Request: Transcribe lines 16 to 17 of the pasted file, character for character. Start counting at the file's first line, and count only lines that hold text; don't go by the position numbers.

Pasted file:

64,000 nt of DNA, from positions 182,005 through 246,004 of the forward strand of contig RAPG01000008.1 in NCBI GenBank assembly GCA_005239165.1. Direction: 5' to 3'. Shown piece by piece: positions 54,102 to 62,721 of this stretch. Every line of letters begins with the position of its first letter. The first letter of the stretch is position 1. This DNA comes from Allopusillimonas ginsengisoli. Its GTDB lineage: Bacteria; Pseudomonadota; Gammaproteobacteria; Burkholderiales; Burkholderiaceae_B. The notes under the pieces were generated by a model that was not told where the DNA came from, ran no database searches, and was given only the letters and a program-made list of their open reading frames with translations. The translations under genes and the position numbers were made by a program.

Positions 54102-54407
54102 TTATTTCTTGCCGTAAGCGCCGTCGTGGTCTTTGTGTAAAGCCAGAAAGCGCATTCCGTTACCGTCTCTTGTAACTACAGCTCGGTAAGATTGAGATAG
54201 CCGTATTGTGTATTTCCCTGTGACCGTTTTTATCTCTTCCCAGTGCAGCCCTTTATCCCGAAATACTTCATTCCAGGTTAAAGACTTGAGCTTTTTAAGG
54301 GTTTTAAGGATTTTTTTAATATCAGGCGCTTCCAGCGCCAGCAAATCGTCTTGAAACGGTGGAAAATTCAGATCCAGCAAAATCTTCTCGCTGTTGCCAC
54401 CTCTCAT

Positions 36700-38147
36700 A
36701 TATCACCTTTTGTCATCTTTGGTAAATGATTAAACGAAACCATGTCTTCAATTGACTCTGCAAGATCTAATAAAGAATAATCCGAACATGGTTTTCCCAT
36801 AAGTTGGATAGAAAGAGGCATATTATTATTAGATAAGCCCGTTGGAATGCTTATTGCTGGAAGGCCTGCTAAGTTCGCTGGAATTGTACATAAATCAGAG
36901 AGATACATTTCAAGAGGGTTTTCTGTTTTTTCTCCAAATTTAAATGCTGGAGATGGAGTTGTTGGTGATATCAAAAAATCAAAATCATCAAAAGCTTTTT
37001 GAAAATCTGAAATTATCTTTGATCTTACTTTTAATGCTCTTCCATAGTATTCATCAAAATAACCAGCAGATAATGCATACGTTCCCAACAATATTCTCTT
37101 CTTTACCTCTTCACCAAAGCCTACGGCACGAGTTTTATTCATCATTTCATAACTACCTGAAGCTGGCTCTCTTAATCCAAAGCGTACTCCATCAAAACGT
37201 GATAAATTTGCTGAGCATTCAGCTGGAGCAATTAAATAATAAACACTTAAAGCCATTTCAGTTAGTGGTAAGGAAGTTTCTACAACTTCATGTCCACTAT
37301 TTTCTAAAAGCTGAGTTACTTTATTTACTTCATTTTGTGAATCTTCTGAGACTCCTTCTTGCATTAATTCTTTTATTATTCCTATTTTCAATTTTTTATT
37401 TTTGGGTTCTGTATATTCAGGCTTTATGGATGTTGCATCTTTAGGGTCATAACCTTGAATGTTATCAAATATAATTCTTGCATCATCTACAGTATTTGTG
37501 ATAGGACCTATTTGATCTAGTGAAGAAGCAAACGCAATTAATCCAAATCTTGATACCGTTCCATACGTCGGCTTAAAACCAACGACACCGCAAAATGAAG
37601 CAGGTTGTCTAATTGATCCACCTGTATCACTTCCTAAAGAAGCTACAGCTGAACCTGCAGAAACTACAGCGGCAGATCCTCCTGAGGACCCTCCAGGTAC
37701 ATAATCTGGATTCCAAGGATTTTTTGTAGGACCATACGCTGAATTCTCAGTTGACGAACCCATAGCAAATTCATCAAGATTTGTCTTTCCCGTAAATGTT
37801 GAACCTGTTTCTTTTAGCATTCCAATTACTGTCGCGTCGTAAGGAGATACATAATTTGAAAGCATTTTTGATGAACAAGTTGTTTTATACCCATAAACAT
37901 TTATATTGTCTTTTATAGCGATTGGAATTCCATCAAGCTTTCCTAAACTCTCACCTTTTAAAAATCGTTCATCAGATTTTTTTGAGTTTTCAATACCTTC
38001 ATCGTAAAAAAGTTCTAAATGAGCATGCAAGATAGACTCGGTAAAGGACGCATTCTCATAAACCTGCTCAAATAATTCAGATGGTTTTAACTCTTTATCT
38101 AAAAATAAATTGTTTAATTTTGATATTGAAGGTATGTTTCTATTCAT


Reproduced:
37401 TTTGGGTTCTGTATATTCAGGCTTTATGGATGTTGCATCTTTAGGGTCATAACCTTGAATGTTATCAAATATAATTCTTGCATCATCTACAGTATTTGTG
37501 ATAGGACCTATTTGATCTAGTGAAGAAGCAAACGCAATTAATCCAAATCTTGATACCGTTCCATACGTCGGCTTAAAACCAACGACACCGCAAAATGAAG